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How can Zidane avoid pre-season injuries?

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There's often conflicting opinions over injuries picked up in pre-season training

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Injuries sustained in pre-season training can be viewed in two ways; either as the unavoidable consequences of trying to regain fitness after a short lay-off or as a major disruption to the plans for the forthcoming campaign.  Opinions are largely divided on this; with some coaches thinking that minor knocks are ok and accepting that the occasional strain is something that happens in football, while others regard injuries in the pre-season period as totally unacceptable.

To be honest, injuries in pre-season do tend to be unavoidable.  You are always going to get them, and in addition to the usual bumps, bruises and strains, there's nearly always a ‘proper' injury that will keep someone out of action well after the opening weeks of the season have come and gone.  It's probably no surprise then that Real Madrid have had two players pull out of one of the early sessions in Canada with muscular problems.

There are very few secrets in football these days and when Danilo and Marcos LLorente had to pull out of the session the other day it didn't take the world press longer than two minutes to report it.  At first glance I thought that Danilo had suffered a recurrence of his recently-operated on ankle problem but it transpires that the Brazilian defender was forced to come off with a hamstring strain instead.   There can't be many worse situations for a player returning from injury than to immediately receive another.  Apart, that is, from a recurrence of the original injury which thankfully Danilo is reported not to have.

It's actually quite common for players returning from one injury to sustain another to a different part of the body.  There can be a number of reasons for this; and none less than that fact that you often work so hard on the original injury that the area in question becomes stronger than the corresponding area on the opposite leg.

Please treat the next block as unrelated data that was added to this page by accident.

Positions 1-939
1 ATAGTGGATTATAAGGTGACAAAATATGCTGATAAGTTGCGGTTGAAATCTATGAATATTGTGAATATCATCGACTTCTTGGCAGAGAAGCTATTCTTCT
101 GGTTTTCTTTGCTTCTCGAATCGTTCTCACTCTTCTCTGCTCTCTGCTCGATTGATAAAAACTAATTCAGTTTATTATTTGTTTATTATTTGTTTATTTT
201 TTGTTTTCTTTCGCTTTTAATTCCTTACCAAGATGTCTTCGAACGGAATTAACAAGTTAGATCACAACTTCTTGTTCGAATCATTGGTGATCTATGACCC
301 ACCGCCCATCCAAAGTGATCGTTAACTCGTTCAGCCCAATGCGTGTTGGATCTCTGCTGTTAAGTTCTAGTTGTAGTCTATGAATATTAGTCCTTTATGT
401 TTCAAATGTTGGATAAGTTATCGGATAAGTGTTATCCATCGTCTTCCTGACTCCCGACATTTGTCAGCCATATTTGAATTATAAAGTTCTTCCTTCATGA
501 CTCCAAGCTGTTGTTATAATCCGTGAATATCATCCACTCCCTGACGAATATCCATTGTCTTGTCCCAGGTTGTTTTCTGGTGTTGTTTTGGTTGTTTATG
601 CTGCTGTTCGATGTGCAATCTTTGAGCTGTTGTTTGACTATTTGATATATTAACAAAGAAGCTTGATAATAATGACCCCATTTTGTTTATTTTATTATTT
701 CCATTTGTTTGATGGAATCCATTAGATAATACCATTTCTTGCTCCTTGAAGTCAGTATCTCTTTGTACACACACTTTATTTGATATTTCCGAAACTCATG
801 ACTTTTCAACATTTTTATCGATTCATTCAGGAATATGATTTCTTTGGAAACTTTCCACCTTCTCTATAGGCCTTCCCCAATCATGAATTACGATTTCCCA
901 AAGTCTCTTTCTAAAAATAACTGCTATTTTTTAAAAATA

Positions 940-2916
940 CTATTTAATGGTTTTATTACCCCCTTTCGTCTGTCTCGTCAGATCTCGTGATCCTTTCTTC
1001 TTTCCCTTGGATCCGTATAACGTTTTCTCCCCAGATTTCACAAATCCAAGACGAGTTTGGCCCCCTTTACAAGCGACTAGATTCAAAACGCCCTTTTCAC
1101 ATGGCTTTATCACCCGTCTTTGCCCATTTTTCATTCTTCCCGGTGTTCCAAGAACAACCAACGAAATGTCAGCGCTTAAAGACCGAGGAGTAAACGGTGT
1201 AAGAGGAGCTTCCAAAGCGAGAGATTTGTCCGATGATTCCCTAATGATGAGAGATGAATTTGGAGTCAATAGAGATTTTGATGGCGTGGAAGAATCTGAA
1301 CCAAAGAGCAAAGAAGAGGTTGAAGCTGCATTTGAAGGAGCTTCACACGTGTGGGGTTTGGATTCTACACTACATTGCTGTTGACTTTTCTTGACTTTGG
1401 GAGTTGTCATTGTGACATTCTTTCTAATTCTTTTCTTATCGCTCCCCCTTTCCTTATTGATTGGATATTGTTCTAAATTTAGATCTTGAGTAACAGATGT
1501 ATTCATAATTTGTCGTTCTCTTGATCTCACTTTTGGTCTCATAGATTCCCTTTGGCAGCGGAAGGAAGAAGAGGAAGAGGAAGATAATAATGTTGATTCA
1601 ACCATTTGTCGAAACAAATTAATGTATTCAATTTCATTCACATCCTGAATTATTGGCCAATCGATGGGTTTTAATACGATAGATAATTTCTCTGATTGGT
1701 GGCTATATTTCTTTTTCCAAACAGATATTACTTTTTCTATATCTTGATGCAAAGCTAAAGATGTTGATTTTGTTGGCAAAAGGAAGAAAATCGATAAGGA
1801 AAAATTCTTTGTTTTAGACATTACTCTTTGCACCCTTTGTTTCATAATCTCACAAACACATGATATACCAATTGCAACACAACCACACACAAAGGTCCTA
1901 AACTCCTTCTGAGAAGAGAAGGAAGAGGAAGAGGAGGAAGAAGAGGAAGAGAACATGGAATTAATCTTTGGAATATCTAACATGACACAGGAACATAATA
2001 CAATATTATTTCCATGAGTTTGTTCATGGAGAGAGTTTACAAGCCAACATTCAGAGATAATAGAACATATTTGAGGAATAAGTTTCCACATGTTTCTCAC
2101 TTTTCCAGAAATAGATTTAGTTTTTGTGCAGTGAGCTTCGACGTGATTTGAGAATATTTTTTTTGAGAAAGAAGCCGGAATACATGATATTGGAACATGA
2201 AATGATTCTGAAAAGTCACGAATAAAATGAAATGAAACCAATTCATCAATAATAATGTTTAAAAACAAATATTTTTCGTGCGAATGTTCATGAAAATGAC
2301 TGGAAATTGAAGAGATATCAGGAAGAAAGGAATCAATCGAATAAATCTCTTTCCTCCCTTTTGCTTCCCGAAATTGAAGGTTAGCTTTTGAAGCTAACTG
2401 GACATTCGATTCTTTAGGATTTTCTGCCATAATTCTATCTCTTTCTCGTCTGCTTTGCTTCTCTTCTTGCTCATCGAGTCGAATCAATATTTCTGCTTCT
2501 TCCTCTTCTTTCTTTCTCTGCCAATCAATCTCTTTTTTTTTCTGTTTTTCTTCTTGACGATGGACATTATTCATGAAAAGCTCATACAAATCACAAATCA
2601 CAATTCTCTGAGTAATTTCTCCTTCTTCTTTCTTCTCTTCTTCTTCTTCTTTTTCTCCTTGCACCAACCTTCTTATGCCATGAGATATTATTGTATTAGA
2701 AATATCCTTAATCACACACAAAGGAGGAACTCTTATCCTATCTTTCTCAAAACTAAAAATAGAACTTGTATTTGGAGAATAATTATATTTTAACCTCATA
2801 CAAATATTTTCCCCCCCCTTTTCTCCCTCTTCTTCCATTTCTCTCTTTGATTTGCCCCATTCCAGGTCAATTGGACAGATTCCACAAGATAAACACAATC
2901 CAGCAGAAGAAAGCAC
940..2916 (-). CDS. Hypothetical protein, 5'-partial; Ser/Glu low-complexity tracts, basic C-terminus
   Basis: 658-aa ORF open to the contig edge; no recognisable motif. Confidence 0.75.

In Danilo's case, as long as the surgery has been successful in the first place  - and to be fair it must have been otherwise he wouldn't have been back training -  he's likely to have worked on his operated ankle so hard in recent weeks that he'll probably find that's it's a lot stronger than the opposite.  This change of load-balance can then mean that other areas of the body that have perhaps not been subjected to the same stresses during rehab as his ankle will have been, are then potentially liable to injury as a result of a shift in the biomechanical load.  In this case the hamstring muscles have been the ones which gave way first; likely because during Danilo's ankle rehab the focus throughout will have been on strengthening the lower part of the leg in the rehab sessions.

The body can only cope with high-intensity demands of training up to a point, and if all a player's efforts are being put in to one certain area -€” such as the ankle for example -€” it becomes impossible to put that effort into the other areas at the same time and at the same levels of intensity.  The latter is the key; and that's often why players come back from one injury and immediately sustain another.

In an ideal world the levels of intensity would be applied uniformly throughout the body; so in other words the hamstrings, thighs and so on would be subjected to work at the same intensity levels as Danilo's injured ankle would have been.  However, in the real world, the practicalities are different to the theory and the challenge in rehab to the fitness team is to try to keep that intensity uniform throughout the body.  However, tissues will only adapt if they are stressed; and so the focus in Danilo's rehab will have needed to have been on the ankle.

Once the ankle was strong enough to allow him to take part in full training, the rest of Danilo's body will then have been subjected to the uniform high-intensity work along with the other members of the squad; and this is often where the cross-over effect becomes evident when returning from injury.  The injured area itself should have healed; but scope then exists for the other area of the body to be slightly less tuned in turn.  However, it is generally accepted that this is whole point of ‘pre-season training'; to subject players' bodies to high-intensity work-outs that will ensure that all components of fitness are developed to a high level -€” and then ‘fine-tuned' towards the specific requirements of football.

The pre-season period is the time when players lay down the foundations in terms of their fitness for the coming season.  To go back into pre-season after a summer's break -€” such that it is anyway -€” is hard enough without the added complication of going into pre-season training and returning from an injury at the same time.  It looks as though Danilo has just been unlucky on this occasion; and provided the hamstring injury is nothing more serious than a minor tearing of a few muscle fibres that will heal in a couple of weeks' time then it's likely that no real harm has been done .